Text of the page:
For some reason, even the smartest, most seasoned professionals lose all sense of perspective and proportion – e.g. time, place, purpose – when they have to make a formal announcement. I have seen the mere suggestion that someone needs to make a statement, or hold a press conference, or speak at an event escalate into nothing short of the need to draft a new version of the Gettysburg Address.
For example, I recently had a client who was asked to make brief welcoming remarks before dinner to a visiting industry group. Knowing full well there would be other presentations during dinner that evening, this client and his handlers still came up with a full-blown speech that not only welcomed everyone, but addressed and empathized with the biggest challenges facing that particular industry. It was meant to be meaningful for the audience, but it was also long, philosophical, and dissertation-like. Great stuff for a keynote speech, but way overboard for “brief welcoming remarks.” I offered to help, and we cut his remarks back to be much shorter and somewhat more entertaining. He still empathized with the industry for its woes, so he was relevant, but he did it in story format, using some lighthearted humor, which gave it a less formal and more conversational feel. In the end, it was much better suited to a welcome!
Another example was a client in the early stages of a multi-year project to build a new, much-anticipated state-of-the-art facility. At the point in the design process when the client was due to announce the selection of the firm that would create the look and feel of the interior space, I caught wind that the executive in charge was planning to say this: “Today is the culmination of 10 years worth of dreaming and planning and hard work by many. We are so proud and thrilled . . . ” Huh? Really? To see if I could awaken this client to a sense of proportion, I gently asked, “um, so, like, what will you say at the ground-breaking when construction begins, or at the ribbon-cutting for the grand opening? Don’t you want to save the 10-year dream-come-true theme for one of those occasions?”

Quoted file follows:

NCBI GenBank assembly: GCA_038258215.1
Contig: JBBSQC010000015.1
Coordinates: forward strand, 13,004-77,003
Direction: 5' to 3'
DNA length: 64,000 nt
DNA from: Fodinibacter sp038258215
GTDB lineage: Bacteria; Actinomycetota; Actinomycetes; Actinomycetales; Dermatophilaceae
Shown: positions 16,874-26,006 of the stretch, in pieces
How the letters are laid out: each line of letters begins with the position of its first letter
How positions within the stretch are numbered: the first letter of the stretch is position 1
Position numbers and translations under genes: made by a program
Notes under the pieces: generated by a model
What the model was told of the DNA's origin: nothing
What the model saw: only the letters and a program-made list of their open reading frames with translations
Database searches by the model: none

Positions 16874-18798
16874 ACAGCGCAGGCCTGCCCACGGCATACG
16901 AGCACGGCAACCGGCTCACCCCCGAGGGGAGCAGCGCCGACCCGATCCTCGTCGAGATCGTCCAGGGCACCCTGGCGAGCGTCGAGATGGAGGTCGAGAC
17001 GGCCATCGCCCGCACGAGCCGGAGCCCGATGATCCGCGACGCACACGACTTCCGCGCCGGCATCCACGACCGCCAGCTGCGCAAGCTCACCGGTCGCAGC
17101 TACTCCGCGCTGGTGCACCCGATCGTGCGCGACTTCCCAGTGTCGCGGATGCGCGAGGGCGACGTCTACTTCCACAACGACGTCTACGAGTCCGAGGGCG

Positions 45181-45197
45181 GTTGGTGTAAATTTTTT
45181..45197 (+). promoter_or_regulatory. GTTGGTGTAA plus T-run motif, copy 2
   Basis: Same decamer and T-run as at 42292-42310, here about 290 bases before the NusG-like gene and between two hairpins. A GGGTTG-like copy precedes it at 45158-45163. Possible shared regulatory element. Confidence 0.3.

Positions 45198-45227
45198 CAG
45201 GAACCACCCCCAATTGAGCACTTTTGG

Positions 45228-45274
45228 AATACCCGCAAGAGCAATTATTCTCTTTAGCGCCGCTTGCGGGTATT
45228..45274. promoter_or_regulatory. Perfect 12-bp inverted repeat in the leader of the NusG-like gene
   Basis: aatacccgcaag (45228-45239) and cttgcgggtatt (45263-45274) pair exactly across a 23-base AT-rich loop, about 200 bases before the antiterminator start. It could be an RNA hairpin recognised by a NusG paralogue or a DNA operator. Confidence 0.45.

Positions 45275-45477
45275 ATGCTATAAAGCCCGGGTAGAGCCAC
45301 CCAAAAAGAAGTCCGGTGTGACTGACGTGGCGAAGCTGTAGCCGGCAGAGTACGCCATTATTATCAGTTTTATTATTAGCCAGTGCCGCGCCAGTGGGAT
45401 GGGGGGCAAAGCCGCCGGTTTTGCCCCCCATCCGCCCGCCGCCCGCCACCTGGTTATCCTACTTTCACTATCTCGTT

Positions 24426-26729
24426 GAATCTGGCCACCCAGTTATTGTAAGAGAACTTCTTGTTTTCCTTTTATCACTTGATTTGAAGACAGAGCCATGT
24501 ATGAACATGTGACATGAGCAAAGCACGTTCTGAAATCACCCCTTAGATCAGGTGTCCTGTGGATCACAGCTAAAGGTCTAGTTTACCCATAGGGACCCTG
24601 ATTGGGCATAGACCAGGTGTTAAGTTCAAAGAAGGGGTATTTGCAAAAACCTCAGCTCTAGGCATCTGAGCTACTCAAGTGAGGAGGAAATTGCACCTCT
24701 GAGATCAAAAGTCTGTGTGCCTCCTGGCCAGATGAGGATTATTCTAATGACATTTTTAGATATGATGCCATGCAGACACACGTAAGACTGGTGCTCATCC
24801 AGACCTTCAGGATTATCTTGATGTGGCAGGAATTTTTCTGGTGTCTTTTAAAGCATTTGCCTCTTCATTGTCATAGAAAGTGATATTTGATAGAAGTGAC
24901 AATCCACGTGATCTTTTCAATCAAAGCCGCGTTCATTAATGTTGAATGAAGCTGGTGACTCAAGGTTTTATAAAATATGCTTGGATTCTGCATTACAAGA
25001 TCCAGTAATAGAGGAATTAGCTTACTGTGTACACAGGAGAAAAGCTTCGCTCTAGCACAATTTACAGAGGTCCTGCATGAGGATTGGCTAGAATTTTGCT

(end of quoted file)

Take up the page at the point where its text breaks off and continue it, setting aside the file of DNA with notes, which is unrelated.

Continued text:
Here are three tips to help you keep it all in perspective and maintain a sense of proportion:
1. Think about the audience and the occasion. Why is the audience in the room and what do they care about, want, and/or expect?
2. Know your role for the occasion. Are you the only speaker or one of many speakers? What specifically were you asked to do?
3. Know your “job” for the occasion. Are you introducing, informing, inspiring, entertaining? What verb describes your primary communications task for the occasion?
You’ll be just fine if you keep the audience in mind, stick to your assigned role, and do your “job” – nothing more, nothing less!
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